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Pixel Plotting in DirectDraw 7

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I am trying to write a simple function that fills a surface a certain color (the Back-Buffer surface). I am working in 16-bit 565 mode (i have checked this many times) and when I try to fill the surface using my function R:240, G:240, B:240 (a light grey colour), it fills it GREEN!. I don''t think it is anything to do with pitch because whilst testing this function, I divided the pitch of the surface (bytes) by the width of the surface (pixels) and it returned 2 hence 2-Bytes per pixel (1x16-Bit Word per pixel). I would be very grateful if someone could have a look at the following code to see if I have made any errors. Thanks, Spider907. // Screen Filling Code: // iHeight : Height of Surface // iWidth : Width of Surface // lpMem : Pointer to Locked Surface Memory for (UINT y = 0; y < iHeight; y++) { for (UINT x = 0; x < iWidth; x++) { ((WORD*)lpMem)[(y*iWidth)+x] = GraphicsMem_Get565Word(240,240,240); }; }; // GraphicsMem_Get565Word(r, g, b) Macro: #define GraphicsMem_Get565Word(r, g, b) (WORD) ((r << 11) | (g << 5) | (b))

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I think the problem is in this line of code:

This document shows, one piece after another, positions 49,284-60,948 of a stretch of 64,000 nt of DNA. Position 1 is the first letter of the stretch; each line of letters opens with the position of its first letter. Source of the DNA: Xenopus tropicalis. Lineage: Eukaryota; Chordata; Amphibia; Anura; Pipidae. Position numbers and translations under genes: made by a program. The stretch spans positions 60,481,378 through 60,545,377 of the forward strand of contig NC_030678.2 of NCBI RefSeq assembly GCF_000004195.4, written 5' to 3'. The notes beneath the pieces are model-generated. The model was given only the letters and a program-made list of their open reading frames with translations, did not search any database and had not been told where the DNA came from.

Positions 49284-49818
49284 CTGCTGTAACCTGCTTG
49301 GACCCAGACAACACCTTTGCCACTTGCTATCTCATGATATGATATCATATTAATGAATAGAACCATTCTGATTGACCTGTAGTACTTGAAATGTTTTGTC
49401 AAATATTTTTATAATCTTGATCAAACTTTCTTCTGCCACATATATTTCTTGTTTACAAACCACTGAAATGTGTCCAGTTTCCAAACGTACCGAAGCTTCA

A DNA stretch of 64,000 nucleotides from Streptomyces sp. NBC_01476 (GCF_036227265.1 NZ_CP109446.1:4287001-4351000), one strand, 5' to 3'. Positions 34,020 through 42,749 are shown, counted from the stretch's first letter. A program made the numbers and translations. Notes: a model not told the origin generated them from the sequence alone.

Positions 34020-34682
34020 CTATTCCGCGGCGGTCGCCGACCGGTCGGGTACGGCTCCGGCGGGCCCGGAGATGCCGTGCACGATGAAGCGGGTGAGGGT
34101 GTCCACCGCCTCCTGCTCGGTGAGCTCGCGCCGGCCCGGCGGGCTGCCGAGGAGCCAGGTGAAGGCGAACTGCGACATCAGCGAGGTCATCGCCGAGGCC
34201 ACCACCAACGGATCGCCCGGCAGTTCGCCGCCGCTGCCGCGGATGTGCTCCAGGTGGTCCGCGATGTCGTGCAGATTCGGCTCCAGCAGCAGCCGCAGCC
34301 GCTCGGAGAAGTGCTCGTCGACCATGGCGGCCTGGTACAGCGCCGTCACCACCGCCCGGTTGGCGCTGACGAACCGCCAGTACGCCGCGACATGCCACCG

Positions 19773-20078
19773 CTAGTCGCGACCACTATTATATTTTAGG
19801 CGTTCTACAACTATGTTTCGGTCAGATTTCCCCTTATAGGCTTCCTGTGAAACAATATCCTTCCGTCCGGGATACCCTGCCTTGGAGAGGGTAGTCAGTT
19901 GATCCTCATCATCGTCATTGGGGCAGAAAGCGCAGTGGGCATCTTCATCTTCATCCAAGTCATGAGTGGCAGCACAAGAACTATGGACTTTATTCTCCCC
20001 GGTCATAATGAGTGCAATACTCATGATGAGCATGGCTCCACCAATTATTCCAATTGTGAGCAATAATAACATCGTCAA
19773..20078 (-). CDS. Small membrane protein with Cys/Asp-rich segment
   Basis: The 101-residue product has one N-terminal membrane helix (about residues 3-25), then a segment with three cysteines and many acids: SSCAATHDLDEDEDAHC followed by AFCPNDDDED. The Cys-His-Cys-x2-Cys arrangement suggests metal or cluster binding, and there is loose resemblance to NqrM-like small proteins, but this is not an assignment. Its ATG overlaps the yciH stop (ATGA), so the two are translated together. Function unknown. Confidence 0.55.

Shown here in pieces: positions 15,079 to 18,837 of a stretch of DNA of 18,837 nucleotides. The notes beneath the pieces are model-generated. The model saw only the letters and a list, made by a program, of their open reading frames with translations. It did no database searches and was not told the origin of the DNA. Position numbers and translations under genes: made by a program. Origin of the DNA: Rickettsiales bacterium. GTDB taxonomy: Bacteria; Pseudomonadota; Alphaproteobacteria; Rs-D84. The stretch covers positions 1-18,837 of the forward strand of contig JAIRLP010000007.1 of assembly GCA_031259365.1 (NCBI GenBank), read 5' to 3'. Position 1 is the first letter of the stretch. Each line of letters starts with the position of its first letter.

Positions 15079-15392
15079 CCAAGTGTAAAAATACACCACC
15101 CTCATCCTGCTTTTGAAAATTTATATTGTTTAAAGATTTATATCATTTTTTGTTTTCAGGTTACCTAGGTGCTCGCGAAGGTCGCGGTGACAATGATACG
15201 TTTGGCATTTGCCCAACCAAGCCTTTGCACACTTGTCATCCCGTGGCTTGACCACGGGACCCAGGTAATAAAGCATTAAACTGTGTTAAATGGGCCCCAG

((WORD*)lpMem)[(y*iWidth)+x] = GraphicsMem_Get565Word(240,240,240);

I'll assume that lpMem is a BYTE pointer that you what to convert to a word pointer to plot a pixel. But from what you say is happenning it sounds like only part of the pixel is making it to the surface.

Try this:

*(WORD *)&lpMem[(y*iWidth)+x] = GraphicsMem_Get565Word(240,240,240);

this is how i think it works:

1. &lpMem[(y*iWidth)+x]; returns the correct address
2. (Word *); then casts the pointer to the correct type
3. *; finally puts a value in the address

Good Luck!!

i see how your addressing works now. it should be ok then. (feeling dumb)

if you want to convert 24 bit color to 16 bit color 565 format:
GraphicsMem_Get565Word(r,g,b) (WORD)((r>>3)<<11)|((g>>2)<<5)|(b>>3);

[edited by - CodeJunkie on November 5, 2002 12:13:22 AM]

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Your GraphicsMem_Get565Word macro is incorrect. You have 24 bits of information (1 byte for each of Red, Green, and Blue) and you''re fitting them into 16 bits of pixel space without removing the extra 8 bits at any stage. The result you''ll see is that your blue component is having an effect on the green component. Try drawing all the bitwise operations out on paper to see what you''ve done wrong.

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